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The United Kingdom of Great Britain and Northern Ireland (also known as the United Kingdom, the U.K., or Britain) is a country to the north-west of mainland Europe. It comprises the island of Great Britain, the north-east part of the island of Ireland and many small local islands. Northern Ireland is the only part of the UK with a land border, sharing it with the Republic of Ireland. Apart from this land border, the UK is surrounded by the Atlantic Ocean, the North Sea, the English Channel and the Irish Sea. Great Britain, its largest island is linked to France by the Channel Tunnel.

The United Kingdom is a parliamentary democracy and a constitutional monarchy comprising four constituent countries - England, Northern Ireland, Scotland and Wales - with Elizabeth II as head of state. The Crown Dependencies of the Channel Islands and the Isle of Man, formally possessions of the Crown, are not part of the UK but form a federacy with it. The UK has fourteen overseas territories, all remnants of the British Empire, which at its height encompassed almost a quarter of the world's land surface. It is a developed country, with the fifth-largest economy in the world.

The United Kingdom has been influential in the development of cinema, with the Ealing Studios claiming to be the oldest studios in the world. Despite a history of important and successful productions, the industry is characterised by an ongoing debate about its identity, and the influences of American and European cinema. Famous films include the Harry Potter and Ian Fleming's James Bond series which, although now made by American studios, used British source materials, locations, actors and filming crew.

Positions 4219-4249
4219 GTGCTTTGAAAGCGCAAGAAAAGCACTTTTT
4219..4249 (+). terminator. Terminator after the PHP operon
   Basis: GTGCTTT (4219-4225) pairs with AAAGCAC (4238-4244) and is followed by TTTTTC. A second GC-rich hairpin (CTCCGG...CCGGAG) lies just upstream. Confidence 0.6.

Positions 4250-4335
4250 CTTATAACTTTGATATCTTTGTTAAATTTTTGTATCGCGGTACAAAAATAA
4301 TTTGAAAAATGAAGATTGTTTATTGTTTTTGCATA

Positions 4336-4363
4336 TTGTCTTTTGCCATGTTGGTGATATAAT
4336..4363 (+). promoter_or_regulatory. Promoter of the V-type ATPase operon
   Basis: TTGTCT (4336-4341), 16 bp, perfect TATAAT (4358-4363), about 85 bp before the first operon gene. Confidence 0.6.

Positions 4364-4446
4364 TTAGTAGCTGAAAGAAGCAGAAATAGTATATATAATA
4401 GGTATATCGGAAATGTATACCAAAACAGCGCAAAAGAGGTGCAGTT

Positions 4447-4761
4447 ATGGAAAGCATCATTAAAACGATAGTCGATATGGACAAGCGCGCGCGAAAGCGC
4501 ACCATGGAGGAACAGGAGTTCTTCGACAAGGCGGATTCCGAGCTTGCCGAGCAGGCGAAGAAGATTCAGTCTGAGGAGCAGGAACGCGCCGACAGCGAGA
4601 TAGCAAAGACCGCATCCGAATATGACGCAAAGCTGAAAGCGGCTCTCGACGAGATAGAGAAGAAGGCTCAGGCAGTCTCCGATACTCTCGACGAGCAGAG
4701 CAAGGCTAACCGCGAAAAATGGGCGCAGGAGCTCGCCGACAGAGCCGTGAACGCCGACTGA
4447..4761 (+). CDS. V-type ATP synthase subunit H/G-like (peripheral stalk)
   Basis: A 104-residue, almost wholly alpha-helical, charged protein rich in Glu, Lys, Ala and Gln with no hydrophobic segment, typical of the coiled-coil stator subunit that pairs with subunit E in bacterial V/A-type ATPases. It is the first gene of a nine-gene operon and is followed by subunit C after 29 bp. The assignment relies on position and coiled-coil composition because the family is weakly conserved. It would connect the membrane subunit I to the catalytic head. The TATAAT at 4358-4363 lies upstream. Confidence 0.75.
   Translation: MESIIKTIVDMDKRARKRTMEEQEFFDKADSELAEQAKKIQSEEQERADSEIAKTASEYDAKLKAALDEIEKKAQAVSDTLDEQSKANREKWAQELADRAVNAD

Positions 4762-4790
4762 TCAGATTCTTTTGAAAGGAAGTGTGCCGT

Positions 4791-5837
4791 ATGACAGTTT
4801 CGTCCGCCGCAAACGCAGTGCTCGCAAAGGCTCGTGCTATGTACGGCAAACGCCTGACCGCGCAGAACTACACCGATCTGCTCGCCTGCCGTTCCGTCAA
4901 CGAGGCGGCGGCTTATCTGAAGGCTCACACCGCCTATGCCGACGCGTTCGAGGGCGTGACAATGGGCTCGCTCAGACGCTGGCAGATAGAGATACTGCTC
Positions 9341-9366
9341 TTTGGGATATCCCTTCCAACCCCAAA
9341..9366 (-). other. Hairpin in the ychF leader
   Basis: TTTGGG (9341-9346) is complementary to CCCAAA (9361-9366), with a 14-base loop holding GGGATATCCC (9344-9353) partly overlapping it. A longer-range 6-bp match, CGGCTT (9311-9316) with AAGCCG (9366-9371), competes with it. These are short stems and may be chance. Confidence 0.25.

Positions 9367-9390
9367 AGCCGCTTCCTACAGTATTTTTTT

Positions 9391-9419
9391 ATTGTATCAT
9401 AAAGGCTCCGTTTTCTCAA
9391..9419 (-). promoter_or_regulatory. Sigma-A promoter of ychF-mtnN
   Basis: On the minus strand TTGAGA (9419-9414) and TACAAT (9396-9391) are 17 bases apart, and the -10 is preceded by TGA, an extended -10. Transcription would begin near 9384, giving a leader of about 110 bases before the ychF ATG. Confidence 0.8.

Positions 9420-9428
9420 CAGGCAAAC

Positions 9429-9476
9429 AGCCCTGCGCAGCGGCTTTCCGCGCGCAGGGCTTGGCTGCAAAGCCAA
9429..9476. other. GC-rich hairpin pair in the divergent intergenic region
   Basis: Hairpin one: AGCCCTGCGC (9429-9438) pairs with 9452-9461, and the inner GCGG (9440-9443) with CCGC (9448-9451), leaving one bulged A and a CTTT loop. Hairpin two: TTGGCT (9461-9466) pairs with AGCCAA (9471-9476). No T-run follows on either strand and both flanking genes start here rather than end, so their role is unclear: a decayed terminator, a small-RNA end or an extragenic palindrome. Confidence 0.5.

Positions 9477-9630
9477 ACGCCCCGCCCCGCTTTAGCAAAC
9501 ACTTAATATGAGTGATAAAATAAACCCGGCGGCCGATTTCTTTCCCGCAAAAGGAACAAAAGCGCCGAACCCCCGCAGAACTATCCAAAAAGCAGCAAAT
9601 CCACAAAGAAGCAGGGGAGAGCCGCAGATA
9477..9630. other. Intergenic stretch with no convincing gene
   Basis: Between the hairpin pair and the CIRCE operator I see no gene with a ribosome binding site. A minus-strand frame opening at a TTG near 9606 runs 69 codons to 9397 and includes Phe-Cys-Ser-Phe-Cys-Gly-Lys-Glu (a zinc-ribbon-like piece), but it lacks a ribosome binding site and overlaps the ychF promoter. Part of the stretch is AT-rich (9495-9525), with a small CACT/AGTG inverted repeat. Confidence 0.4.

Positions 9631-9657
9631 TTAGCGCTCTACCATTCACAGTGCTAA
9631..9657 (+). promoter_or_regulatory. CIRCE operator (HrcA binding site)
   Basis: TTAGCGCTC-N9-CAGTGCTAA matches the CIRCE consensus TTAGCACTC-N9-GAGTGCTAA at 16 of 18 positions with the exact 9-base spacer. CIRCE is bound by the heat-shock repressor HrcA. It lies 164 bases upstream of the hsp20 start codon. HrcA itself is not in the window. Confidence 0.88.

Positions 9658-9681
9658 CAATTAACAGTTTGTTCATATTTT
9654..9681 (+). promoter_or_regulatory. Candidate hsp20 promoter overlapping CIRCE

The countries that make up the United Kingdom have provided some of the world's most notable and popular authors, poets and literary figures. The English playwright and poet William Shakespeare is widely regarded as the greatest writer in the English language.

In the history of the novel England is particularly well represented. Early English writers included Geoffrey Chaucer, Thomas Malory and Geoffrey of Monmouth. In the 18th century, Samuel Richardson (often credited with inventing the modern novel), and subsequently Henry Fielding, Laurence Sterne and Jane Austen all innovated in the novel form, followed by Thackeray, the Brontė sisters, Charles Dickens, Thomas Hardy, and Anthony Trollope. In the twentieth century, H. G. Wells, D. H. Lawrence, the Modernists Virginia Woolf and Henry Green, E. M. Forster, George Orwell and Graham Greene were prominent. More recently, Ian McEwan, Martin Amis, Alan Hollinghurst, Ben Okri, Will Self, Monica Ali, and Zadie Smith were among those gaining recognition, while children's author J. K. Rowling has seen immense popularity, recalling that of J.R.R. Tolkien.

Scotland has also contributed many notable writers to the UK's literary tradition with writers including Arthur Conan Doyle, Kenneth Grahame and Lewis Grassic Gibbon and has a particularly strong heritage in poetry.

In Romantic literature, Scotland saw Sir Walter Scott and Robert Louis Stevenson's epic adventures and one of the world's most celebrated poets , Robert Burns. Modern Scottish writers like Hugh MacDiarmid and Neil M. Gunn helped develop a distinct modernist and nationalist Scottish voice, sometimes termed the Scottish Renaissance. A more grim outlook is found in Ian Rankin's stories and the psychological horror-comedy of Iain Banks. Other notable authors from Scotland include Muriel Spark, Alasdair Gray, Alan Warner, and Irvine Welsh.

Scotland is also home to UNESCO's first worldwide city of literature - Edinburgh.

Classical music: Notable composers from the United Kingdom have included William Byrd, Henry Purcell, Sir Edward Elgar, Sir Arthur Sullivan (most famous for working with librettist Sir W. S. Gilbert), Ralph Vaughan Williams, and Benjamin Britten, pioneer of modern British opera. London remains one of the major classical music capitals of the world.

Popular music: Prominent among the UK contibutors to the development of rock music in the 1960s were The Beatles and The Rolling Stones. Heavy metal, hard rock, punk rock and New Wave were among the variations that followed. In the early 1980s UK bands from the New Romantic scene were prominent. In the 1990s, Britpop bands and electronica music also attained international success. More recent pop acts, including Take That, McFly and the Spice Girls, have ensured the continuation of the UK's contribution to popular music.

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